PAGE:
Mr. Hayes: To ask the Secretary of State for Foreign and Commonwealth Affairs if he will list the articles in the draft European constitution in which the text differs from the equivalent articles that formed part of previous treaties. 
Mr. MacShane: Following the commitment made to Parliament by my right hon. Friend the Prime Minister on 4 May 2004, Official Report, column 1456W, the Government will shortly be publishing an analysis of the EU constitutional treaty, indicating which parts of the constitution correspond to provisions in the existing treaties and which parts are new.
Mr. Hayes: To ask the Secretary of State for Foreign and Commonwealth Affairs if he will make a statement on his policy towards the European Convention's Minority Report, submitted by the Convention President alongside the Convention draft; and whether Members of the UK delegation raised the issues contained therein with fellow representatives. 
Mr. MacShane: HMG's views on the minority report were set out by my right hon. Friend the Prime Minister in his statement to the House on 23 June 2003, Official Report, column 707. The report will be referred to in official government publications referring to the activities of the Convention if that is appropriate in the circumstances.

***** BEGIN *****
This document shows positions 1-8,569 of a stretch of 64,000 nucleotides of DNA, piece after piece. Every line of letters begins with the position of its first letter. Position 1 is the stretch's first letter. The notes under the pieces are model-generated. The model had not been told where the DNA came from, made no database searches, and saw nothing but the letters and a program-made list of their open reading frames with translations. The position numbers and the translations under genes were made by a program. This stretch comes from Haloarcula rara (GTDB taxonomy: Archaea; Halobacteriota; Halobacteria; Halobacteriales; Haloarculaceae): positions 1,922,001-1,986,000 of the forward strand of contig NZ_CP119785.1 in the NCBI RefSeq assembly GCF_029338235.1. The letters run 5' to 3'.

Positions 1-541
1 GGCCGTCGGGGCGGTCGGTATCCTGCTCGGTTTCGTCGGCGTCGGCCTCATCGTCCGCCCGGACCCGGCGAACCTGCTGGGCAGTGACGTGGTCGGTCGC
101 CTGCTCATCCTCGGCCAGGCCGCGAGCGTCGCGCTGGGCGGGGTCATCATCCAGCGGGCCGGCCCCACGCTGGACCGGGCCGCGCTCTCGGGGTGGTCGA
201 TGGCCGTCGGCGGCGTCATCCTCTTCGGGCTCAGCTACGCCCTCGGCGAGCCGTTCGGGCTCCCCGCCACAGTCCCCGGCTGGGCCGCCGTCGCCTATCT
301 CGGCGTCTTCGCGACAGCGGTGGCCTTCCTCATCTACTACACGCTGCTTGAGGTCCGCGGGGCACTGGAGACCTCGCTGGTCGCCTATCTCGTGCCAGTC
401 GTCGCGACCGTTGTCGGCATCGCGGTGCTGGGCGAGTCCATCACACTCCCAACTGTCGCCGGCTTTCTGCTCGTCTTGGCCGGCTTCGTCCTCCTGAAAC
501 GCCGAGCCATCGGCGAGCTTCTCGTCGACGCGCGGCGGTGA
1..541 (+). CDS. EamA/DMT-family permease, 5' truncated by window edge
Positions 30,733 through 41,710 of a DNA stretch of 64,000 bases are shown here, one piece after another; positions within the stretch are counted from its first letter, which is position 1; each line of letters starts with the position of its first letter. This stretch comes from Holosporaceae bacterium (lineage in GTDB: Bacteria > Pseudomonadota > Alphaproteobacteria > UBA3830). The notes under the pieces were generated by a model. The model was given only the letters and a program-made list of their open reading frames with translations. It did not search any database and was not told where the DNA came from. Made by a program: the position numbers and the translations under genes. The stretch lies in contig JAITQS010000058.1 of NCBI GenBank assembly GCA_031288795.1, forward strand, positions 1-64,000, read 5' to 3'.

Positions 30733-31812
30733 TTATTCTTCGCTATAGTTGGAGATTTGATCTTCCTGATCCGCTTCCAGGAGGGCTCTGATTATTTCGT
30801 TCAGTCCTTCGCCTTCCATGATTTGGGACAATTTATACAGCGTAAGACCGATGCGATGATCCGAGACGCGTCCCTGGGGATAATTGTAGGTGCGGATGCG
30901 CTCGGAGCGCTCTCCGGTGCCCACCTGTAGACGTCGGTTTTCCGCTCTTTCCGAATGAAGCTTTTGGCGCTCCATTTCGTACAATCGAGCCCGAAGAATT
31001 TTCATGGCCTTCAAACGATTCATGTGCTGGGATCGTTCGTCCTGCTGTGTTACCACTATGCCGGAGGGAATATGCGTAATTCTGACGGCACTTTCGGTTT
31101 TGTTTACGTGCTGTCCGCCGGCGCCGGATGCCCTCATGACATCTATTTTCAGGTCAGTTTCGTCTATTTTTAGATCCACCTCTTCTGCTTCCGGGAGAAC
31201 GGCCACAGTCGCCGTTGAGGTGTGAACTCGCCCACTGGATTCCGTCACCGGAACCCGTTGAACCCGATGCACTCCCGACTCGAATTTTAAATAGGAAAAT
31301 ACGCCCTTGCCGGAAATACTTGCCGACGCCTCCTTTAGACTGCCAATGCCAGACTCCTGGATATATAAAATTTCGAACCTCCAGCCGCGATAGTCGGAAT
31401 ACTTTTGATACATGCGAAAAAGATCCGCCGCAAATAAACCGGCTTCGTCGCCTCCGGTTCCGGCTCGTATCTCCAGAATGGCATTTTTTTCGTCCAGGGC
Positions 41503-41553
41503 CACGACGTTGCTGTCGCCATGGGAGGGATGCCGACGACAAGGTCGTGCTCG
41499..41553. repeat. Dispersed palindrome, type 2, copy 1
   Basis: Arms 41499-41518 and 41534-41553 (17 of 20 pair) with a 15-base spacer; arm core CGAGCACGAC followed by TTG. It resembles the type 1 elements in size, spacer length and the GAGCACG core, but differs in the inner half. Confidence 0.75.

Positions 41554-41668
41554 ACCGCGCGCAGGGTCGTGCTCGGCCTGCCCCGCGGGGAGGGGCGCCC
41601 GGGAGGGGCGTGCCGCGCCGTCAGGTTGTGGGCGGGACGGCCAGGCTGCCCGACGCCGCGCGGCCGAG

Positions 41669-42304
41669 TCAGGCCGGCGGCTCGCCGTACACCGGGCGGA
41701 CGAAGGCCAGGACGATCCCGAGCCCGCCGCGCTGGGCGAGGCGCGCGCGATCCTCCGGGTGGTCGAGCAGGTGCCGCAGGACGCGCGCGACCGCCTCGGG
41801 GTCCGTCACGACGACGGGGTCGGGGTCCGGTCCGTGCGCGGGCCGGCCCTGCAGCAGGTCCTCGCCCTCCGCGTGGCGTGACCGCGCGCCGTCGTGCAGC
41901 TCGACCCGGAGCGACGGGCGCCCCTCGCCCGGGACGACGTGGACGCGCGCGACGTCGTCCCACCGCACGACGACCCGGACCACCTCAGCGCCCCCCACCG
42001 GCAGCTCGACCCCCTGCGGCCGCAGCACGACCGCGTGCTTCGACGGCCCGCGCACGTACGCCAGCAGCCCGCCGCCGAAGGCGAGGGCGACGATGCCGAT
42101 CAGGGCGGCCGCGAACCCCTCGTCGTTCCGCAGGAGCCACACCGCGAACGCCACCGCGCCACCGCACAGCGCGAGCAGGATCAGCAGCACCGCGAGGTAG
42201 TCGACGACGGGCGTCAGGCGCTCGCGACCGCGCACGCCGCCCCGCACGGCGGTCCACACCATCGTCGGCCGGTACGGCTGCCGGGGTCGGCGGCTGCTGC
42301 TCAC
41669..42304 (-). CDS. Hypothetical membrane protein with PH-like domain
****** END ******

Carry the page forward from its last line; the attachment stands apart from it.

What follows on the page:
Mr. Hayes: To ask the Secretary of State for Foreign and Commonwealth Affairs what declarations made by UK representatives to the Convention on the future of Europe have been appended to the European Convention; and what legal status they will have should the Convention be ratified. 
The work of the Convention on the Future of Europe was the starting point for negotiations on a Constitutional Treaty between member states within the Intergovernmental Conference (IGC). The Final Act of the IGC, signed at the same time as the Constitutional Treaty, includes declarations made by participants in the IGC in relation to the Constitutional Treaty. Such declarations may be relevant to the interpretation and application of the Treaty. This does not apply to statements or declarations made by Members of the Convention. These are not included in the Final Act.
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Mr. Hayes: To ask the Secretary of State for Foreign and Commonwealth Affairs if he will list the activities to raise awareness of the EU that his Department is undertaking; and who the participants are. 
Mr. Hayes: To ask the Secretary of State for Foreign and Commonwealth Affairs if he will make it his policy to detail the costs of EU membership in future publications on the benefits of such membership; and if he will make a statement. 
Mr. MacShane: The Foreign and Commonwealth Office does indeed detail the costs and obligations, as well as the benefits, of EU membership in its publications (for example, in the Guide to the European Union deposited in the Library of the House on 1 November. The Foreign and Commonwealth Office is committed to communicating accurately and objectively the facts about Britain's EU membership to the public.